Idiot Proof

Idiot Proof: Deluded Celebrities, Irrational Power Brokers, Media Morons and the Erosion of Common Sense by Francis Wheen (Public Affairs, 2004)

One of the minor pleasures of being an Anglo-American book critic is trying to decipher why publishers change the titles of books when bringing them across the Pond. Christopher Hitchens’ oddly named Orwell’s Victory was altered, for the US market, to the equally inappropriate Why Orwell Matters (reviewed here February 2003). A few weeks ago, in the UK, I picked up Francis Wheen’s highly entertaining How Mumbo-Jumbo Conquered the World, subtitled A Short History of Modern Delusions, only to find that the item had been retitled over here to the indigestible formation above. By now you probably know what this book is about, but the confusion shown by its publishers reflects an uncertainty over the author’s message. (And did they feel that an American readership would feel threatened by the word ‘mumbo-jumbo’?)

When Wheen is on target, he is witty and incisive. He picks apart a broad set of hucksters and bamboozlers who have, whether with malice or not, beguiled their victims, such as management gurus and new-age therapists, de-constructionist intellectuals and Internet stock peddlers, champions of creationism and consultants in astrology. He analyzes the tendency of people to become hoodwinked by such nonsense as transportation in UFOs by aliens, conspiracy theories, and rebirthing rituals such as those undergone by Tony and Cherie Blair. His description of post-modernism encapsulates his overall thesis: “A paralysis of reason, a refusal to observe any qualitative difference between reasonable hypotheses and swirling hogwash.” He is equally merciless with the failures of free-market capitalism as with government bureaucracies trying to regulate it in favor of their own paymasters; he is as critical of US neo-imperialism as he is of the blinkered leftists who treat the US as the real agent of evil.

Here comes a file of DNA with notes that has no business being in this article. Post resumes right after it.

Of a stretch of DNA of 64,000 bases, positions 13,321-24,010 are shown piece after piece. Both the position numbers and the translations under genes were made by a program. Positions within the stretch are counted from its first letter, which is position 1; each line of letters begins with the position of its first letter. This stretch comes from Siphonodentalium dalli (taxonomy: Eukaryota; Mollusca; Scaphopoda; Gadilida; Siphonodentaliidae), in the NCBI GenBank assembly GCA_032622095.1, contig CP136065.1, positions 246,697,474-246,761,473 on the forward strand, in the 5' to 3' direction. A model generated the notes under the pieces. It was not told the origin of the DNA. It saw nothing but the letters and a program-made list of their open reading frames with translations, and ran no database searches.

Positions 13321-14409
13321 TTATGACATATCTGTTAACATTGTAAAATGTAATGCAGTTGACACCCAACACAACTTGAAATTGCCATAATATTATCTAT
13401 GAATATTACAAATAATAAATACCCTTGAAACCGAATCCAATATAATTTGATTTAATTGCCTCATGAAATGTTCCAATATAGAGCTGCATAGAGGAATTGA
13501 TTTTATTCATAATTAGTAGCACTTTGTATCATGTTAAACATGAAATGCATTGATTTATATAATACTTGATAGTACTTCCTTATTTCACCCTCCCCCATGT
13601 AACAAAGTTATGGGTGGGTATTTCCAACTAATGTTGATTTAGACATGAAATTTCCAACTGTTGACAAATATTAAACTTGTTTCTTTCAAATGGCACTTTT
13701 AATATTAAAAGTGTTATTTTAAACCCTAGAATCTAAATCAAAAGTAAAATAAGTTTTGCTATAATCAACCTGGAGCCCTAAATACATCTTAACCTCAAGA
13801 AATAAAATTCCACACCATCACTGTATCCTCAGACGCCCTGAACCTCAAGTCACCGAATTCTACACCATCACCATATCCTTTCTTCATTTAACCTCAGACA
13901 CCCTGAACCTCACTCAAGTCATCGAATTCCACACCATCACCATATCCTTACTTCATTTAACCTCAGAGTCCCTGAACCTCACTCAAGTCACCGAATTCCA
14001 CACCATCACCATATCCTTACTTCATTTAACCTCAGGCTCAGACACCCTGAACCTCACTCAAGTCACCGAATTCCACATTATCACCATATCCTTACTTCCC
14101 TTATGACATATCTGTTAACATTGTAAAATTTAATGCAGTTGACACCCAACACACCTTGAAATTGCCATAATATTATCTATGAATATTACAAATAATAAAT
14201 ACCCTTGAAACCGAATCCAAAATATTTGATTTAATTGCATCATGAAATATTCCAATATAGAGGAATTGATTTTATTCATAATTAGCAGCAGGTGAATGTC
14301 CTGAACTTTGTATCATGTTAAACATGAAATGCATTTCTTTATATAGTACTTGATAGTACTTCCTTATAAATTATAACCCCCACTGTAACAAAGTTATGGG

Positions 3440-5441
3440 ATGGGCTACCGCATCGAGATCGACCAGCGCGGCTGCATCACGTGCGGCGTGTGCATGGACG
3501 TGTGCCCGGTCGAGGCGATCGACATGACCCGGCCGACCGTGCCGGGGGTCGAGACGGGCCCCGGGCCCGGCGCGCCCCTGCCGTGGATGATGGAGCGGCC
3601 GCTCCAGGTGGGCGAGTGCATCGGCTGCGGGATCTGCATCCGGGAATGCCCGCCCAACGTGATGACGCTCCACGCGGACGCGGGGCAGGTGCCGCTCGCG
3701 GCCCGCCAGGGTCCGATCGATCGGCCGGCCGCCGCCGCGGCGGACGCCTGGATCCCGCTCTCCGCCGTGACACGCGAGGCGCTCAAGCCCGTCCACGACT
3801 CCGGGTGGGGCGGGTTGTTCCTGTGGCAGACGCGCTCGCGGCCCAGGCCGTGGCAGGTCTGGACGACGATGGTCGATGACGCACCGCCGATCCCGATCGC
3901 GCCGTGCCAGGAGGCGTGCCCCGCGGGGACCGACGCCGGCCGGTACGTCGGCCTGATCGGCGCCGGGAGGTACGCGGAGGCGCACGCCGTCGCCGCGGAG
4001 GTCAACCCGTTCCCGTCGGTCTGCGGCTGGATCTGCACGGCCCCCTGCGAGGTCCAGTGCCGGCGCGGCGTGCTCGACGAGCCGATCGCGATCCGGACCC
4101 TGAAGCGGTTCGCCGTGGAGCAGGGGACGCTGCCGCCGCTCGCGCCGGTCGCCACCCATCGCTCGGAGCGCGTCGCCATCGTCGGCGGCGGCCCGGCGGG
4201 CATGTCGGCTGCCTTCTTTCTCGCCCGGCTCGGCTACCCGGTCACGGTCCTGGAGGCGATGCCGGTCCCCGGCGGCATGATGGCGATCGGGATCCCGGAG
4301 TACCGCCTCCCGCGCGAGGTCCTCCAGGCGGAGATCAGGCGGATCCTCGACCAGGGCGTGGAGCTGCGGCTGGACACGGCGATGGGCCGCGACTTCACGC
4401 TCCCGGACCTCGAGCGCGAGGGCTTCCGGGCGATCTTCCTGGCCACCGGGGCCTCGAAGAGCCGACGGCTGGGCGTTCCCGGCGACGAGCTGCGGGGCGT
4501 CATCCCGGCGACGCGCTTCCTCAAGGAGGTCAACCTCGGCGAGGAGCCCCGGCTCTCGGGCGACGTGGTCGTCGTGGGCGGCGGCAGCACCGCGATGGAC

Maybe Wheen’s intention is to hint: “Wouldn’t the world be a better place if everyone were like me, a rational man of the Enlightenment who can spot fraud a mile off?”. But his own intellectual compass is a little elusive. There is a world of difference between superstition and sophistry, and as the author’s presumably rational views on political economy (itself a pseudo-science) are enigmatically unspoken, one wonders what he really stands for. Moreover, each age has its variations on perennial fads and superstitions: just turn to Mencken’s debunking of similar lunacies in vogue seventy-five years ago.

Significantly, what the author provides as the anchor of his argument constitutes a major weakness. He identifies the arrival to power of Margaret Thatcher and Ayatollah Khomeini in 1979 as heralding his twenty-five year Age of Delusion, and claims they both wanted to take their countries back in time (although with vastly differing agendas, of course). But ranking free-market libertarianism with Islamic fundamentalism seems a major categorical error to me. Wheen goes on to lay the blame for the stock-market excesses of the 1990s and such disasters as Enron and Global Crossing at Baroness Thatcher’s door, which is rather like blaming Marx for Stalin’s purges. Yes, the Iron Lady got carried away later in her reign (I mean ‘period in office’), but the UK in the 1970s was going the way of an East European Workers’ Paradise until she came along.  Maybe he is too young to remember that time, but Wheen shows that he has fallen victim to his own breed of mumbo-jumbo by demonizing Thatcher and her allies – that of the complacent intellectual who is happy to enjoy all the fruits of free enterprise while slamming the system that creates them.

This book appears to have had two US publishers: the edition by Public Affairs has partially corrected mistakes in the UK edition, and introduced new ones in an expanded index. But it has refreshingly few such errors, and is written with an engaging and fluid style. There is surely something in it to delight and offend everyone, and during my transatlantic flight home its three-hundred-and-thirty pages kept me glued to my seat (not a difficult task with today’s airline travel, admittedly). Only those of a highly superstitious and credulous disposition will not enjoy it.

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